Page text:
Op 59 (Razumovsky), No 1
A link with Beethoven’s next ‘period’ came with the first of the three quartets of Op 59, written for Count Razumovsky, Russian ambassador to Austria (by the way, it’s Разумовский in the Cyrillic alphabet: ‘з’ is ‘z’, not ‘s’). Its contrast with the two Op 18 quartets lies not so much in their melodic character as in the adventurousness of harmonies that quite soon seem to lose sight of the original key as they explore expanding tonalities quietly, secretively. And the cello again seemed to have a conspicuous role in this.

The second movement, which might seem a substitute for a Scherzo, marked Allegro vivace e sempre scherzando, finds its emotional contrast through its move to the subdominant key of B flat, which seems to calm the vivace and scherzo-ish character. The playing seemed to emphasise the ritual thematic development process, though the persistent treatment of the themes was a constant delight, as if Beethoven was teasing us into recognising that he was obeying the rules.

The slow movement, Adagio molto e mesto, is in F minor, which created a more serious, even sorrowful (‘mesto’ means sad) tone and is indeed at the heart of the quartet. It offered all players opportunities for some profoundly felt elegiac passages; it lasts around 12 minutes. It felt to me, as I’m sure Beethoven intended, to hold its audience transfixed, through non-ostentatious but ever-changing musical patterns and modulations. Even though there are no conspicuously flamboyant passages, here it was the seriousness and poignancy of the playing by each of the four musicians that impressed so deeply. The movement’s conclusion is a remarkable demonstration of Beethoven’s ability to shift the mood, subtly, teasingly, and at astonishing length, to introduce us without a break to the very different character of the last movement. In this movement, named Thème Russe: Allegro, Beethoven obliged Razumovsky by including a Russian tune. The players had illustrated it at the beginning: a quite slow, unremarkable theme. But Beethoven felt free to play fast and loose with it, turning it into a vivacious tune which gave him sufficient material for a joyous seven or eight minute finale which gave the players plenty of scope for their virtuosity and mastery of Beethoven’s intentions, to toy endlessly with his material particularly one of his deliciously prolonged codas. The NZSQ proved itself again completely in command of this wonderful composition.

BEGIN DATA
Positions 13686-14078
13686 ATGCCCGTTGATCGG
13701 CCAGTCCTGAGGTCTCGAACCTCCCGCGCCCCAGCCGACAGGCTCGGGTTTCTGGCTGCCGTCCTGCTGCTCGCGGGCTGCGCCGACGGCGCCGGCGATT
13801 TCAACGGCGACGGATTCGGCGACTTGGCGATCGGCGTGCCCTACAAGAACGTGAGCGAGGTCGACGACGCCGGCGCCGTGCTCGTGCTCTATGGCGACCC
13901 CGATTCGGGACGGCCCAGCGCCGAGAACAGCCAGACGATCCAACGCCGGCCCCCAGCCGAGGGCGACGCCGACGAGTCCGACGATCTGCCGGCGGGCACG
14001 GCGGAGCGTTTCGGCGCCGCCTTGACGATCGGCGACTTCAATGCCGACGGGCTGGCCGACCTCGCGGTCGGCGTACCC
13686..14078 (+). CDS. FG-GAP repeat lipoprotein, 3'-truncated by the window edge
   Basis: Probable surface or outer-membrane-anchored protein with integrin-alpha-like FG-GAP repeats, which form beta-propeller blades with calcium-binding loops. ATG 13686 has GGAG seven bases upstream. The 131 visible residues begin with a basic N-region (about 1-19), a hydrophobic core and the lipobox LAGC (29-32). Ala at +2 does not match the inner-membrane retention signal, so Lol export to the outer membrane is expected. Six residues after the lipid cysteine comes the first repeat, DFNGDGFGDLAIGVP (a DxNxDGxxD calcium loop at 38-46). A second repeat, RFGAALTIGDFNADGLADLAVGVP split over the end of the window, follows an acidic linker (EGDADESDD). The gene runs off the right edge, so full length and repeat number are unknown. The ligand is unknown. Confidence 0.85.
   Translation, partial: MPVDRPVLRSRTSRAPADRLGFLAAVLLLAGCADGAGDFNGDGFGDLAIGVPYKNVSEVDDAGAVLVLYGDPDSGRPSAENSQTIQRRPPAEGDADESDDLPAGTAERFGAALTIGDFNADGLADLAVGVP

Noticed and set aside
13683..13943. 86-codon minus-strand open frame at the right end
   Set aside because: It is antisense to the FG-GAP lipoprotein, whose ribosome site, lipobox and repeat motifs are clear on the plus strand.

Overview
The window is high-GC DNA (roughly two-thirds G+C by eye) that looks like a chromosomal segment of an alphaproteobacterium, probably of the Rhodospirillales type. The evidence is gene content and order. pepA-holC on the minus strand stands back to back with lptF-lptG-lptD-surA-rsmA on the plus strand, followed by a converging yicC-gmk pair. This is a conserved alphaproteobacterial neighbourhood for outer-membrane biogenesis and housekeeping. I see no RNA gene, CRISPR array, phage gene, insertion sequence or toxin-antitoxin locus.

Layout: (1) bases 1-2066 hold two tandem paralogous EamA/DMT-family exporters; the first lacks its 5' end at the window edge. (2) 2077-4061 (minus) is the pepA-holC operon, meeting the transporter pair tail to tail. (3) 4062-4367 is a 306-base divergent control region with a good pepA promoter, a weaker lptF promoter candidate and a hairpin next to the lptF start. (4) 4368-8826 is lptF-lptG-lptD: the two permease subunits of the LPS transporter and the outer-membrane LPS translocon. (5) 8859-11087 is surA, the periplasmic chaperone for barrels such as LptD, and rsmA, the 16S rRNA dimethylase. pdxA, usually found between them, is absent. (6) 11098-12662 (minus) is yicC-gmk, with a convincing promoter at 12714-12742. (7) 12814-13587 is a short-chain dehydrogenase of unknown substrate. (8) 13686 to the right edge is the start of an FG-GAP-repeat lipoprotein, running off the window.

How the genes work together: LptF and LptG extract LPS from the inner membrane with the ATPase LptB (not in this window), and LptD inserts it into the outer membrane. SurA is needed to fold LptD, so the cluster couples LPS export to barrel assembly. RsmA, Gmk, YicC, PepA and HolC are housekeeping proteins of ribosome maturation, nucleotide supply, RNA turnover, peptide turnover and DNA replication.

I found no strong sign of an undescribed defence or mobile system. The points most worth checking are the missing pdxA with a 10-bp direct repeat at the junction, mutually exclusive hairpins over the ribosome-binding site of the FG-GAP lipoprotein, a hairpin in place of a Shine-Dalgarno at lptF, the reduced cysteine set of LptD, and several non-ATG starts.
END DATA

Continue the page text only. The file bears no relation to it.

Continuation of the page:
Three Beethoven string quartets from brilliant Ébène Quartet: part of their world-wide project

Ébène Quartet
Pierre Colombet, and Gabriel Le Magadure – violins; Marie Chilemme – viola, Raphaël Merlin – cello

Beethoven Live
String Quartet No 2 in G, Op 18 no 2
String Quartet No 11 in F minor, Op 95 (‘Serioso’)
String Quartet No 10 in E flat, Op 74 (‘Harp’)

Michael Fowler Centre

Friday 25 October 7:30 pm

The concert by the Ébène Quartet was probably the most looked forward to concert of the 2019 Chamber Music New Zealand series, though Middle C this year is not really in a position to make a comprehensive comparison. We missed at least a couple of concerts, including that by the Brodsky Quartet in May.

Ébène is a quartet with far more strings to its bows than merely hard-core classical stuff. They are alleged to be equally at home in jazz and film music, and I wouldn’t be surprised if they ventured into heavy metal and hip-hop too.

One cannot shield oneself altogether from the influence of overseas critiques of prominent groups or from occasional hearings on RNZ Concert; and it was clear from the very first notes there was something remarkable here. The French quartet have, this and early next year, devoted themselves to celebrating Beethoven’s 250th birthday (December 2020) by performing all his string quartets around the world. And they are recording a 7 CD box for Erato Warner.

Opus 18 no 2 in G